But God is hidden in a cloud of unknowing, in a Divine secret. We perceive, but our intellect can only take us so far. We love and there we penetrate more deeply. We love people in whom we find the image of God. We love ourselves because of God and in that love we find even more closely the image of God. We love God through what we can discern of him by our faculty of love and we sense something vast, purely good, and unending.

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4 Responses to The Divine Secret

  1. louise says:

    Derek: this is a very moving ‘homily’ from your heart and mind today. thank you, and with thanks to the LORD of LORDS who inspires you.

    “For a different reason, though actually i think a related reason, there is an older theme about God in the Hebrew scriptures, a theme of secrecy and mystery…revealed ..at times of close encounter……” yes, how very true. it always seems so obvious the way you are able to tie things together! !

    and then this good thought you shared with us, Derek—“..we cannot know God with regular knowledge but should know Him instead with our faculty of loving.”

    All well said. printed this off to include with study beginning tomorrow using your book A NEW LOOK AT THE O.T.

  2. Derek Leman says:

    Thanks, Louise. And thank you for your help as an advance reader for YESHUA FOR SMALL GROUPS. You are keeping me on my toes! The small group study will be much better because of your time and effort.

    I am by life experience a rationalist and I still place a high value on logic and reason, but life is teaching me (and many others) the value of other kinds of knowledge. I think the elevation of science to an exaggerated place in human knowledge has blinded many of us to the wider world of wisdom-knowledge-perception. I am thankful for science’s advances and I am proud of my oldest daughter, a chemist, but there is more to knowledge than testable facts and observations.

  3. Andrew T. says:

    Derek,

    You’ve said it well. There are many ways of knowing, and they must be balanced. On the one hand, the hard-nosed rationalist argues the Divine out of the picture altogether. Only what can be reproduced in a laboratory or demonstrated in an equation is reality to this person. A life-changing and profound Near-Death Experience in which God is encountered…that’s just brain chemicals. On the other hand, religious authorities tend to be self-serving, making God in their own image. Why are Christian fundamentalists so focused on hell? Is it because they really care about your soul, or is it more to do with the fact that nothing keeps fear alive like good old fire and brimstone? Or if an ultra-Orthodox man finds out that there is nothing inherently holy about wearing a black hat, it’s as if he has gone off the derech, because he won’t mindlessly imitate. Or if someone in either community has a life-changing NDE that conflicts with long-standing theology, he’d be amiss to share it, because of course this “heretical” vision of his could only be from the Satan. Both extremes have missed the narrow gates of heaven of which Yeshua spoke, gates which few find. Personally, I discern God in the simple chesed of Yeshua of Nazareth, Mother Theresa or Rabbi Carlebach more than in all the works of the scientists and theologians.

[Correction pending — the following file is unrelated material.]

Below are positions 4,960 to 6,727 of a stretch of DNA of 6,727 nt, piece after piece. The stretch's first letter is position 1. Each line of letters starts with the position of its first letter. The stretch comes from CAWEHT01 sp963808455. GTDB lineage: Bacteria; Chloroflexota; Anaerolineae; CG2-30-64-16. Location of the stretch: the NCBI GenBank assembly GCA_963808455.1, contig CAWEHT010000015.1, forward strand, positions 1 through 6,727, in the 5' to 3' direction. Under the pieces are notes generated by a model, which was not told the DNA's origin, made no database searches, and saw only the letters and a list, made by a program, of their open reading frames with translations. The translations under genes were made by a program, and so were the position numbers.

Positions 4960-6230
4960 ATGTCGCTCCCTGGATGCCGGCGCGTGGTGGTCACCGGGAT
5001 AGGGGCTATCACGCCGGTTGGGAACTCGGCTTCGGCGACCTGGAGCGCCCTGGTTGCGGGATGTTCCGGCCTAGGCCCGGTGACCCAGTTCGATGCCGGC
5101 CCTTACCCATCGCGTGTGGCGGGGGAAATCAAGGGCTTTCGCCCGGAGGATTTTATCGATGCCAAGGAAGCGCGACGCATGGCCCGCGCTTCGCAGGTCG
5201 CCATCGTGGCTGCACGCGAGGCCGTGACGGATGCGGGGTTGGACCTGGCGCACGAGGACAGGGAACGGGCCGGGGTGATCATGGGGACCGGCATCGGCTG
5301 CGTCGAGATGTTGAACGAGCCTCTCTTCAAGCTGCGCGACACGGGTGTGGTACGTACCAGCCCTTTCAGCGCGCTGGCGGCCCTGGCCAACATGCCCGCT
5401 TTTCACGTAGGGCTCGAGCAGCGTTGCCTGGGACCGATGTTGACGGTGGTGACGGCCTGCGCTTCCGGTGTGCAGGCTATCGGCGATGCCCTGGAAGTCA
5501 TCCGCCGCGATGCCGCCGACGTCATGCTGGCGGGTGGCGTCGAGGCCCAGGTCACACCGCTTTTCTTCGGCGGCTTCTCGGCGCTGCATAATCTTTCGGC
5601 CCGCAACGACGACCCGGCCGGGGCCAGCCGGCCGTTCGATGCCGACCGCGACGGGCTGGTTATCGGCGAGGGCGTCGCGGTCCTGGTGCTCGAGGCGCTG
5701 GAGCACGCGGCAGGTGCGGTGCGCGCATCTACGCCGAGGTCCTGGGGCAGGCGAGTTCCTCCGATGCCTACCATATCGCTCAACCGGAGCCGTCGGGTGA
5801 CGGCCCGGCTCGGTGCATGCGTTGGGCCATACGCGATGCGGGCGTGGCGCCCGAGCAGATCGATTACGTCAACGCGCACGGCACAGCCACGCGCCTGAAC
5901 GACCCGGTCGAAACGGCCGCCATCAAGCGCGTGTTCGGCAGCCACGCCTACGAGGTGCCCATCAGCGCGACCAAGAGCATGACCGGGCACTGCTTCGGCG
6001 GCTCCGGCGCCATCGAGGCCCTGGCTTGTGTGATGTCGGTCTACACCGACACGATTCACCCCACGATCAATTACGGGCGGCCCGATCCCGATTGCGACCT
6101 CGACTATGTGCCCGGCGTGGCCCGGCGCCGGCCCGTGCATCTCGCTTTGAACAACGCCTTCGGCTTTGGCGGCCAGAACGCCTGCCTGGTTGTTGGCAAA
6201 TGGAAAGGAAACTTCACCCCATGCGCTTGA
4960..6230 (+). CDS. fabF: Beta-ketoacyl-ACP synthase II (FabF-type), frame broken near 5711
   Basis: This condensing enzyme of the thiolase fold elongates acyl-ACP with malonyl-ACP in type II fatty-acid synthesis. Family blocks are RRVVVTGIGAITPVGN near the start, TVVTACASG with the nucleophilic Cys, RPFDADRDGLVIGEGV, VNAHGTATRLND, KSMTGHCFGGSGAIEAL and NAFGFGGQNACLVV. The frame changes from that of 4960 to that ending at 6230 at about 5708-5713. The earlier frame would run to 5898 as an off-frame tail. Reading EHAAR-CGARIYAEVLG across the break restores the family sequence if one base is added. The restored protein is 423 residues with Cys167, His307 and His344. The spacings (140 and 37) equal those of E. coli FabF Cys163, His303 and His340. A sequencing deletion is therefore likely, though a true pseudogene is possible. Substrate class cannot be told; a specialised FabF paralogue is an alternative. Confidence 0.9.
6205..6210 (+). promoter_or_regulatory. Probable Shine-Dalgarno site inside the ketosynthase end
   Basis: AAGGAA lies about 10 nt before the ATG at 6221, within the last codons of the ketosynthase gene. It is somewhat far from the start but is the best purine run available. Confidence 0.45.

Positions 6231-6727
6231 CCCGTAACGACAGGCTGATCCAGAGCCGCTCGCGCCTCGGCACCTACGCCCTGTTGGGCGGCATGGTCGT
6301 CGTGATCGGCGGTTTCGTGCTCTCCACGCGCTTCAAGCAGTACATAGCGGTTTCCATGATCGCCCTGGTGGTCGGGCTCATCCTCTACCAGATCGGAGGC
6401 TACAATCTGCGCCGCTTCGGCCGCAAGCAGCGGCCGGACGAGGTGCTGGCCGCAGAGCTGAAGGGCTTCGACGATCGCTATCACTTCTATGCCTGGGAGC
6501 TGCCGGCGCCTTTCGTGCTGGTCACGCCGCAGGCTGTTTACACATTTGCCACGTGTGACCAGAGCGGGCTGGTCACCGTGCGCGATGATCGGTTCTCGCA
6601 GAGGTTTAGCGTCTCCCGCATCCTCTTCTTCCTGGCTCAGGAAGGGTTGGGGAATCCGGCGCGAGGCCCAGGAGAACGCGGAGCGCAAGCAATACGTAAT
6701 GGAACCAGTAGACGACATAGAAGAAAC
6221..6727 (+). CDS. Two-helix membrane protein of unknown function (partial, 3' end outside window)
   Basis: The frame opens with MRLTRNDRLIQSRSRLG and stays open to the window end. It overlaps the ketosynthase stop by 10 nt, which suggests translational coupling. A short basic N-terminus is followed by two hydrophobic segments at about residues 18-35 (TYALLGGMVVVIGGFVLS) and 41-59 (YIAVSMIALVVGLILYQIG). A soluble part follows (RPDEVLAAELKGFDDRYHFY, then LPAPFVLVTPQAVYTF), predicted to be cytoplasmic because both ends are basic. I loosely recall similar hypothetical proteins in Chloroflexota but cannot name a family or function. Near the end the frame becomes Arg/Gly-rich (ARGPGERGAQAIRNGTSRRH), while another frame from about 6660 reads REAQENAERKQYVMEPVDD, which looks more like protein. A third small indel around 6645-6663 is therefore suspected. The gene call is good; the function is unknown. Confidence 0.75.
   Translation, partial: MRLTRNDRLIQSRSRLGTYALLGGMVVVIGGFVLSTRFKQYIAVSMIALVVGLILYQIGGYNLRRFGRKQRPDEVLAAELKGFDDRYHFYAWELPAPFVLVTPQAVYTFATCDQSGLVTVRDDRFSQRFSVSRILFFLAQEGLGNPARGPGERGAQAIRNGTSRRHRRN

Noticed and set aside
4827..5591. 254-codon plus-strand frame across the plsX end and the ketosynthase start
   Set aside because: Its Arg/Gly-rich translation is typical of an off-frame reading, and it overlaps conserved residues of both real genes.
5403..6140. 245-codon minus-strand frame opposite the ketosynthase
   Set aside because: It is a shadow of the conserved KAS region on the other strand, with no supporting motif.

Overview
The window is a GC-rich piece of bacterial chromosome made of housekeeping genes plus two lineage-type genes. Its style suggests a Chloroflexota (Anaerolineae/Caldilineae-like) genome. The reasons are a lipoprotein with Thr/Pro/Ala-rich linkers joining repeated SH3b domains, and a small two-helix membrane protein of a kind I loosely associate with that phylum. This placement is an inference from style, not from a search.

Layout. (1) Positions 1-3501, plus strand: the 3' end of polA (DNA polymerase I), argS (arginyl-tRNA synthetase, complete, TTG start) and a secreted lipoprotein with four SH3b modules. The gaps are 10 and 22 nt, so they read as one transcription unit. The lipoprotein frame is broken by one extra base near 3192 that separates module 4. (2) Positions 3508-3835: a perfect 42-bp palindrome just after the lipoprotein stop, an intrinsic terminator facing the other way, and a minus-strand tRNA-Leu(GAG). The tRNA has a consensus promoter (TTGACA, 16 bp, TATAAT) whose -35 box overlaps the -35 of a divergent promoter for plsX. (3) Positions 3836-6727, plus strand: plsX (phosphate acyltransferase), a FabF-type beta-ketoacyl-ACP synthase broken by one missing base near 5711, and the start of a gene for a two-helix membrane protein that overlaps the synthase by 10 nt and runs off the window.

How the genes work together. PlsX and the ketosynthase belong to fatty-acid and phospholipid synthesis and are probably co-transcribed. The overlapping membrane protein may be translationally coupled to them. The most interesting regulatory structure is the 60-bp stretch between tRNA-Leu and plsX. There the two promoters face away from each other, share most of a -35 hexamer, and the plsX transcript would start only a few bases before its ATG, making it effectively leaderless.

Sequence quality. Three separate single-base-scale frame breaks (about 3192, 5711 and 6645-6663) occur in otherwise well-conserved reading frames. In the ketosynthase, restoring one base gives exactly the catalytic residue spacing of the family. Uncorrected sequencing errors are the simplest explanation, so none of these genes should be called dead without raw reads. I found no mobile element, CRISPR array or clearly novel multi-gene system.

4. Allison says:

    Interesting post, Rabbi Leman. I always thought that G-d must be unfathomable to our mere human minds. You talk about that same idea in a very interesting way here.